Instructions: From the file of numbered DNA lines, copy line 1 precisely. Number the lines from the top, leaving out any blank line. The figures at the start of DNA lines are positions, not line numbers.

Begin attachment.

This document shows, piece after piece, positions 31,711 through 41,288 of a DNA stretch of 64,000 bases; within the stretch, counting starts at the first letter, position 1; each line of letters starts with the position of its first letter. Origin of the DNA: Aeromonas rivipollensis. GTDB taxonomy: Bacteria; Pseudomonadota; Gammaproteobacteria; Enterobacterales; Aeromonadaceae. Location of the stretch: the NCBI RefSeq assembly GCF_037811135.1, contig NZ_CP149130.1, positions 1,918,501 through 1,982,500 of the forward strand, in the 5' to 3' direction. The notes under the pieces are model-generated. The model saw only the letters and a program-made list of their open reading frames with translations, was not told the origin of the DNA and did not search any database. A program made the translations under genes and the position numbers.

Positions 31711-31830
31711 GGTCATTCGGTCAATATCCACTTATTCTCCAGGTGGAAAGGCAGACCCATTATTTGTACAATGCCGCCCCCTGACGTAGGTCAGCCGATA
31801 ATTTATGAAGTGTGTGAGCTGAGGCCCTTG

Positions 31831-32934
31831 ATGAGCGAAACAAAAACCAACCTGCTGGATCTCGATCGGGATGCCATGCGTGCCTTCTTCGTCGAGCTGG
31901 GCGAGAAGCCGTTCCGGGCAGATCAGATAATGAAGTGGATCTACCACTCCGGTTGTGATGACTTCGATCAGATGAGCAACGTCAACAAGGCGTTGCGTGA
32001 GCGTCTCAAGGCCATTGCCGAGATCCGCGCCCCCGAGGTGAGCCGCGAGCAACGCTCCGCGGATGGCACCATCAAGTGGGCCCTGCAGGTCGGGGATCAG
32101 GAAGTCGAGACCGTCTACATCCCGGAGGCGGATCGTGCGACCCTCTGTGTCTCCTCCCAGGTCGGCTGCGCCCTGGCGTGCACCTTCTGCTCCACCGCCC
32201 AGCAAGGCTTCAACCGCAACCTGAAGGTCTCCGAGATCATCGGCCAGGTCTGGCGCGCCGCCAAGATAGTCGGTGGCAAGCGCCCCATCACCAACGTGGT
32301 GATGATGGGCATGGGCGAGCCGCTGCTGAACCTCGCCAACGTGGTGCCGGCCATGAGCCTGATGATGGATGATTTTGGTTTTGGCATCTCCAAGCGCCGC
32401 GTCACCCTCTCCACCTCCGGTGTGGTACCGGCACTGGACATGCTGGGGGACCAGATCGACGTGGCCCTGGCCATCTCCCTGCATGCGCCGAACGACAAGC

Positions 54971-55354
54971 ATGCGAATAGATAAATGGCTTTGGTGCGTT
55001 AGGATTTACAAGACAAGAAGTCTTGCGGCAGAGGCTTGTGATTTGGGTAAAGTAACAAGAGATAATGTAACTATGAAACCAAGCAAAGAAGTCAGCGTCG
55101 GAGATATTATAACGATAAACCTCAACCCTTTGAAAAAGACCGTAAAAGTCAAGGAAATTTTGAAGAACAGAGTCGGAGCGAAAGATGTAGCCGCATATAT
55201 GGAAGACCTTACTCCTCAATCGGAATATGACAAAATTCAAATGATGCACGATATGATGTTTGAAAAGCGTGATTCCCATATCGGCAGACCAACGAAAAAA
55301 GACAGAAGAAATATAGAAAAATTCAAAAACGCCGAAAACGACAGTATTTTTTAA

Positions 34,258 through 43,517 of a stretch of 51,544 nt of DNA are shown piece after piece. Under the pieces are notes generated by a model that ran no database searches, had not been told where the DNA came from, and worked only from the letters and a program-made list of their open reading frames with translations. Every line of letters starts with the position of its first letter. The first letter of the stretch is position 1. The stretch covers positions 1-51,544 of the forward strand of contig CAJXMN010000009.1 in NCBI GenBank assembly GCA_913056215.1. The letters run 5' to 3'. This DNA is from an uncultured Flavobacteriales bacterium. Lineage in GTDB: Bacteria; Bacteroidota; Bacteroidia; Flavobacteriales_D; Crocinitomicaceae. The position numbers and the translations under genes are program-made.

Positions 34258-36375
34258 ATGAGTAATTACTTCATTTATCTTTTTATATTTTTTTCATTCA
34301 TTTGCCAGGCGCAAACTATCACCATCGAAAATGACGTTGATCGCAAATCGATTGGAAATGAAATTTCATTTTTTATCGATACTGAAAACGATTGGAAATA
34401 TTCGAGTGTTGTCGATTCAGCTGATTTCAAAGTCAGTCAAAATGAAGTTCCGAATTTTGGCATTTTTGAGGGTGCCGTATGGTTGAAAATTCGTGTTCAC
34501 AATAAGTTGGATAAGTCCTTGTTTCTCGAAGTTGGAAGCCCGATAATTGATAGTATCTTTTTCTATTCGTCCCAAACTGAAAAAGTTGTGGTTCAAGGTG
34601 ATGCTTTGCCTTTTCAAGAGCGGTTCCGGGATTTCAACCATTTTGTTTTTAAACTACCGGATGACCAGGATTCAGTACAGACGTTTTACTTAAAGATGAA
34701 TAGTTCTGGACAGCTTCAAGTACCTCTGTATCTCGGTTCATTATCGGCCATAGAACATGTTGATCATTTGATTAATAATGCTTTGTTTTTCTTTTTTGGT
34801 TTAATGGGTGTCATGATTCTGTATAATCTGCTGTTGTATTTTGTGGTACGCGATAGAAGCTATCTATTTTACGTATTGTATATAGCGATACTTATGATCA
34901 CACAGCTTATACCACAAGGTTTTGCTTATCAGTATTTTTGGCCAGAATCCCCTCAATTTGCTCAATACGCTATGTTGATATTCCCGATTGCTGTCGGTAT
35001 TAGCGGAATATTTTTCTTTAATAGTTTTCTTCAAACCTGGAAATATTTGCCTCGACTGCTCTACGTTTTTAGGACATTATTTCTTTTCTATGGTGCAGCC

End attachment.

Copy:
This document shows, piece after piece, positions 31,711 through 41,288 of a DNA stretch of 64,000 bases; within the stretch, counting starts at the first letter, position 1; each line of letters starts with the position of its first letter. Origin of the DNA: Aeromonas rivipollensis. GTDB taxonomy: Bacteria; Pseudomonadota; Gammaproteobacteria; Enterobacterales; Aeromonadaceae. Location of the stretch: the NCBI RefSeq assembly GCF_037811135.1, contig NZ_CP149130.1, positions 1,918,501 through 1,982,500 of the forward strand, in the 5' to 3' direction. The notes under the pieces are model-generated. The model saw only the letters and a program-made list of their open reading frames with translations, was not told the origin of the DNA and did not search any database. A program made the translations under genes and the position numbers.